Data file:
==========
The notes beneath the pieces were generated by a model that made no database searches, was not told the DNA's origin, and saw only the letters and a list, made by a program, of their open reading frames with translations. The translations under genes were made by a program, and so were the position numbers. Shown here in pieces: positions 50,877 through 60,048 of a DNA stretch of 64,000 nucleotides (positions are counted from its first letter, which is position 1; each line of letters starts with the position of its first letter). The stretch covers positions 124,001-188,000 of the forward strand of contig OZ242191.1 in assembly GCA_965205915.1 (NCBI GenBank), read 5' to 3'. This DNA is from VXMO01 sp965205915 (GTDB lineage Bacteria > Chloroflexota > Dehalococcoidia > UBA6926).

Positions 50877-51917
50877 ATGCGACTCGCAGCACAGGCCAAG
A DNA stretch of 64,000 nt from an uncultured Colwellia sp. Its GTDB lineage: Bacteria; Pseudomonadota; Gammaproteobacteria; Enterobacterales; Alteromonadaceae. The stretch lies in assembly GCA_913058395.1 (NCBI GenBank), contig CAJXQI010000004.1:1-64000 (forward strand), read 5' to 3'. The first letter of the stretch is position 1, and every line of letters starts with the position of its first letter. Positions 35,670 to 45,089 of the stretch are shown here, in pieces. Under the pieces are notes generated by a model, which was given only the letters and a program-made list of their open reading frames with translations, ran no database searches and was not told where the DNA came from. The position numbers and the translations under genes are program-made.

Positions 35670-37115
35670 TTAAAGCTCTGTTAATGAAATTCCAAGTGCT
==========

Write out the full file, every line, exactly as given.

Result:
The notes beneath the pieces were generated by a model that made no database searches, was not told the DNA's origin, and saw only the letters and a list, made by a program, of their open reading frames with translations. The translations under genes were made by a program, and so were the position numbers. Shown here in pieces: positions 50,877 through 60,048 of a DNA stretch of 64,000 nucleotides (positions are counted from its first letter, which is position 1; each line of letters starts with the position of its first letter). The stretch covers positions 124,001-188,000 of the forward strand of contig OZ242191.1 in assembly GCA_965205915.1 (NCBI GenBank), read 5' to 3'. This DNA is from VXMO01 sp965205915 (GTDB lineage Bacteria > Chloroflexota > Dehalococcoidia > UBA6926).

Positions 50877-51917
50877 ATGCGACTCGCAGCACAGGCCAAG
A DNA stretch of 64,000 nt from an uncultured Colwellia sp. Its GTDB lineage: Bacteria; Pseudomonadota; Gammaproteobacteria; Enterobacterales; Alteromonadaceae. The stretch lies in assembly GCA_913058395.1 (NCBI GenBank), contig CAJXQI010000004.1:1-64000 (forward strand), read 5' to 3'. The first letter of the stretch is position 1, and every line of letters starts with the position of its first letter. Positions 35,670 to 45,089 of the stretch are shown here, in pieces. Under the pieces are notes generated by a model, which was given only the letters and a program-made list of their open reading frames with translations, ran no database searches and was not told where the DNA came from. The position numbers and the translations under genes are program-made.

Positions 35670-37115
35670 TTAAAGCTCTGTTAATGAAATTCCAAGTGCT